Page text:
Certificate of Appropriateness Testimony

HDC@LPC – Testimony for LPC Hearing on September 10, 2019

HDC regularly reviews every public proposal affecting Individual Landmarks and buildings within Historic Districts in New York City, and when needed, we comment on them. Our testimony for the latest items to be presented at the Landmarks Preservation Commission is below.

Item 3

456 West 23rd Street – Chelsea Historic District


An Italianate style rowhouse built in 1857. Application is to replace windows.

Given the arched nature of the original windows as shown in the historic tax photographs, it is clear that the windows on this façade are intended to have arch tops. As such, HDC does not find the installation of windows without arch tops appropriate here. We suggest that the applicant conduct further research into the original arched windows and continue to work with staff in order to ensure that the appropriate arch top windows are returned.

Approved with modifications

Item 5

570 Columbus Avenue – Upper West Side/Central Park West Historic District


A Renaissance Revival style flats building designed by Jacob H. Valentine and built in 1893-1894. Application is to install a barrier-free access ramp.

HDC certainly understands the necessity and desire for access ramps, but wonders if there is not a more temporary solution, such as a ramp that can be brought out on an as-needed basis, that can be utilized in this instance. The proposed barrier-free access ramp would be an immovable sidewalk intrusion. HDC recommends that the applicant take cues from the outdoor seating area at the restaurant next door and explore more flexible, non-permanent ramp options.

No action

Items 6 & 7

123 – 125 West 87th Street – Upper West Side/Central Park West Historic District


A neo-Grec style rowhouse designed by Increase M. Grenell and built in 1883-84. Application is to install stoop balustrades and newel posts, and replace doors.

While HDC has no concerns regarding the proposed door replacements, it is difficult to determine the appropriateness of the stoop balustrades and newel posts without a more thoroughly detailed explanation of the proposed materials. We cannot be certain of the appropriateness of using these faux materials without a more in-depth description and assurance of their quality.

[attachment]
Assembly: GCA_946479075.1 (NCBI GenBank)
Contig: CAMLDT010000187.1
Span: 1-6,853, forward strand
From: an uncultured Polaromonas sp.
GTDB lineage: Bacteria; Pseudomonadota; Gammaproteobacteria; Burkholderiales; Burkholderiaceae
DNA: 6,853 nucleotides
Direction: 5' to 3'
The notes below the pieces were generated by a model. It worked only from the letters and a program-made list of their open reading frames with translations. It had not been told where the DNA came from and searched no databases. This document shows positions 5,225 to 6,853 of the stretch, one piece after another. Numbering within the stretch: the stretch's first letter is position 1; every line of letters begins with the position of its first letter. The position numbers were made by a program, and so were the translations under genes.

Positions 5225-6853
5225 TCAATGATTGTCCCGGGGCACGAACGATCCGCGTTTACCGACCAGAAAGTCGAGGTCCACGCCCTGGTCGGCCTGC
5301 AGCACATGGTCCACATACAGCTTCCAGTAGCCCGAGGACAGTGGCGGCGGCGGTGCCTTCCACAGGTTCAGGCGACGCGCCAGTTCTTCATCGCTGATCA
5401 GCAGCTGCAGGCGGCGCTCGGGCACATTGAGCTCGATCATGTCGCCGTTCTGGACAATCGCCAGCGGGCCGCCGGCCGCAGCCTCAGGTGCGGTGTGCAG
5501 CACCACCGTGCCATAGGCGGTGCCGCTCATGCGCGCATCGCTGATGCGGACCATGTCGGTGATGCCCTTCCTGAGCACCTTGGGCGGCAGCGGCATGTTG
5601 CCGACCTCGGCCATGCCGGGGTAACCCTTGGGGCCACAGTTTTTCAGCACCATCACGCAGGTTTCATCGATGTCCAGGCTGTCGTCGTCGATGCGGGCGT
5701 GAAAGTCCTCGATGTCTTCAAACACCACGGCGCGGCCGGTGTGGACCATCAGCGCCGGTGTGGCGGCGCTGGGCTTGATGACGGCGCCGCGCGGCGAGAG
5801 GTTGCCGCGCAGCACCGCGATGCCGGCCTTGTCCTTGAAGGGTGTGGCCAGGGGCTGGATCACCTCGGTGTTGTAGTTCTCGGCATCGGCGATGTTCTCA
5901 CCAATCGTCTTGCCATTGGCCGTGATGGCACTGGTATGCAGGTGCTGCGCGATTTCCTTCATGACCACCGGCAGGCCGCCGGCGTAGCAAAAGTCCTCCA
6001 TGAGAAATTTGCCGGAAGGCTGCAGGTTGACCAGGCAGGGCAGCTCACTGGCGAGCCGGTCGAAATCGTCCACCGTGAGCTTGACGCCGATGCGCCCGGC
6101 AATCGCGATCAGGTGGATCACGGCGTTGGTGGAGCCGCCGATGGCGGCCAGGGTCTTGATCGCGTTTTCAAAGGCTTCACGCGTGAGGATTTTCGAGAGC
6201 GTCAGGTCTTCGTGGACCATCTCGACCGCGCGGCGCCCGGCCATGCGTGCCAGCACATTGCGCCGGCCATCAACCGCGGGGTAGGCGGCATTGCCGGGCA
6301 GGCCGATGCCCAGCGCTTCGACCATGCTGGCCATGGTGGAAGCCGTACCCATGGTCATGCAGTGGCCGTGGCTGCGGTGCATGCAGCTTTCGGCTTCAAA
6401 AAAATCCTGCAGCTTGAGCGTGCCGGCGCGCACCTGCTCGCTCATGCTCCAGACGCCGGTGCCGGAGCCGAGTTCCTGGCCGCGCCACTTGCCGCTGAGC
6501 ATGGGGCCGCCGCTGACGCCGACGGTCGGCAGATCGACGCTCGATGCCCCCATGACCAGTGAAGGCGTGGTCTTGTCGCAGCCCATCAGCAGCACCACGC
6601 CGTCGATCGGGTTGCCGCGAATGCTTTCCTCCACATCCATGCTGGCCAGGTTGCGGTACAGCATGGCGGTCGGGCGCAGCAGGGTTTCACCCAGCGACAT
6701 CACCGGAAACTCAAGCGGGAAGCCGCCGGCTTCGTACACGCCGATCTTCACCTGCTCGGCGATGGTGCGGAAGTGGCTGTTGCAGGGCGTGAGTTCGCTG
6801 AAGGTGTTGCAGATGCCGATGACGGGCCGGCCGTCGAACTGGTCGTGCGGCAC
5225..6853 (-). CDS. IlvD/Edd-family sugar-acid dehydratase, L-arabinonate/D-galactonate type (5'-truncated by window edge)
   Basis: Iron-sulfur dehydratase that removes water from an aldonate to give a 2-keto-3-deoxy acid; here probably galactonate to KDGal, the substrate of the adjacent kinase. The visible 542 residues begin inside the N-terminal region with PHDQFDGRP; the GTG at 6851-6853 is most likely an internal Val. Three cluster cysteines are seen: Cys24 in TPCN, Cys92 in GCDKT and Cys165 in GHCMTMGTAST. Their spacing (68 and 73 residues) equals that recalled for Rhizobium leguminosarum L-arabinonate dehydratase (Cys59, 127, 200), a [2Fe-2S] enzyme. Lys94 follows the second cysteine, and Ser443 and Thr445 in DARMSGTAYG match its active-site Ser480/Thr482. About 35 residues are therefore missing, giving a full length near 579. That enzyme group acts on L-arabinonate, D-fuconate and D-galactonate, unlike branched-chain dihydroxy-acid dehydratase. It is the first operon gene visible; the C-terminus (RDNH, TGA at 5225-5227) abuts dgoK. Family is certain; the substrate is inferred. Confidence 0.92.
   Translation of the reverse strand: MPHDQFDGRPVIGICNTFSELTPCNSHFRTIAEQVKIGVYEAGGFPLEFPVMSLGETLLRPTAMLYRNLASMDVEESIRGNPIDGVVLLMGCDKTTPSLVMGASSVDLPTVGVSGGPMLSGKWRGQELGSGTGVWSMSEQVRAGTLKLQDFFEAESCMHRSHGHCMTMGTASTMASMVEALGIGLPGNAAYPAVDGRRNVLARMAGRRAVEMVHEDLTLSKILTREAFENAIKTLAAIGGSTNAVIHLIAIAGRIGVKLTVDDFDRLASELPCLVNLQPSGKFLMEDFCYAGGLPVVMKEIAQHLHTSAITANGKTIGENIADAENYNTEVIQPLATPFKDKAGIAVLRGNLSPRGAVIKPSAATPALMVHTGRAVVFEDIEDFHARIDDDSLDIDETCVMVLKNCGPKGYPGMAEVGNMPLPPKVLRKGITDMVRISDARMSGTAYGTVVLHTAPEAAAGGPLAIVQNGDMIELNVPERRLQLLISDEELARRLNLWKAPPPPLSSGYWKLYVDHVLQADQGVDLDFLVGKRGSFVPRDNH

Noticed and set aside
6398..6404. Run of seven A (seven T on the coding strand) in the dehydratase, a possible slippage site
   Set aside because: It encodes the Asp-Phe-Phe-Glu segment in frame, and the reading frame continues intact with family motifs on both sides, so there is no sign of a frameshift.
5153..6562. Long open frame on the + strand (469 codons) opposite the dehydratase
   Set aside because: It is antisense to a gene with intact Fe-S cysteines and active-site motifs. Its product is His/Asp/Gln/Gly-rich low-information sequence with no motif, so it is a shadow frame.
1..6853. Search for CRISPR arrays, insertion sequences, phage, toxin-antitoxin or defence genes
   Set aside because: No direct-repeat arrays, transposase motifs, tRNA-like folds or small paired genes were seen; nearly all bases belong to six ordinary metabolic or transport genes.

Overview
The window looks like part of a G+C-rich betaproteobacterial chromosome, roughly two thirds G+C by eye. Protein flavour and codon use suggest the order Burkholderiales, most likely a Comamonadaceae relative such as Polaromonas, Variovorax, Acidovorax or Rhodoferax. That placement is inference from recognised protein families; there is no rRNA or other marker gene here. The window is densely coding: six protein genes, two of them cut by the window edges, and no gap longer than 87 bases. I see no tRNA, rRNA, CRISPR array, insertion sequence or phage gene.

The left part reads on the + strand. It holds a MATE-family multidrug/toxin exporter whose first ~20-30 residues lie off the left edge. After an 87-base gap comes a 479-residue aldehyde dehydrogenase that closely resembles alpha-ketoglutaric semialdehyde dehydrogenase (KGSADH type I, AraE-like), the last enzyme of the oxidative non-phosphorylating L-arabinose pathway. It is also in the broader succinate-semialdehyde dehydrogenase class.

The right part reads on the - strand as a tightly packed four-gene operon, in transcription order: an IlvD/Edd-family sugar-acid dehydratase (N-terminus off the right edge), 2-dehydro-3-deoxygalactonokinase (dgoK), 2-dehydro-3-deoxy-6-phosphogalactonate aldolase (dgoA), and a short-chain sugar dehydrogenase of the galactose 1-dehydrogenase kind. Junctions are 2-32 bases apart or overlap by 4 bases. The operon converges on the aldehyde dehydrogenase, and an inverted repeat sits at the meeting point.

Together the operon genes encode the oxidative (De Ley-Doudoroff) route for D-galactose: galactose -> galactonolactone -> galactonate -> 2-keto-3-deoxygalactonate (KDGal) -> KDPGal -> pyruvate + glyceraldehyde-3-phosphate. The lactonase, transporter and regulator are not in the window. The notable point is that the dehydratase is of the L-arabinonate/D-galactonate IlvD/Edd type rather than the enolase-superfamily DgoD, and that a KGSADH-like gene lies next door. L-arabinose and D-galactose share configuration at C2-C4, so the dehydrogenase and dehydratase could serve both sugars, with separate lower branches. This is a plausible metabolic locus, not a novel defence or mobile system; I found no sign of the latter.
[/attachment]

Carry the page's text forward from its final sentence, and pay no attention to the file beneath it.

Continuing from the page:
Approved in part/No action

Item 8

141 West 85th Street – Upper West Side/Central Park West Historic District


A Queen Anne style rowhouse designed by John G. Prague and built in 1890-91. Application is to replace a stoop.

Although the masonry stoop of 141 West 85th Street had been already removed by the 1940’s, the building originally had one. One of the goals of landmark regulation is to guide buildings back to a more appropriate state. With that in mind, HDC feels that now is the opportune time to return the original stoop to its rightful place as opposed to replacing the existing non-historic metal staircase in kind. As there are only two metal staircases on this block, and replacing this particular staircase with an appropriate masonry stoop would be a relatively simple process, HDC recommends that the applicant return the stoop to its original materiality while it has the wonderfully timed opportunity to do so.


Item 10

25 East 64th Street – Upper East Side Historic District


An Italianate style residence designed by John G. Prague and built in 1879-1880. Application is to legalize the installation of rooftop mechanical equipment without Landmarks Preservation Commission Permit(s).

When 25 East 64th Street came before the Commission in 2016, HDC found the proposed bulkhead simply too visible to be appropriate.  We wondered if a hydraulic elevator that would not require this kind of bulkhead could be installed rather than the type proposed, which would have helped to reduce the size. The Historic Districts Council remains unchanged in its opposition to this proposal and to the legalization of work done at the roof without permits, in part due to the extremely unclear and chaotic nature of this presentation. As we are unable to make any sense of what this application entails, HDC cannot possibly find it appropriate. Specifically, the addition of labels as to “existing vs. proposed”, or even “permitted vs. constructed” would go a long way to clarifying what is being requested by this application.

Approved with modifications

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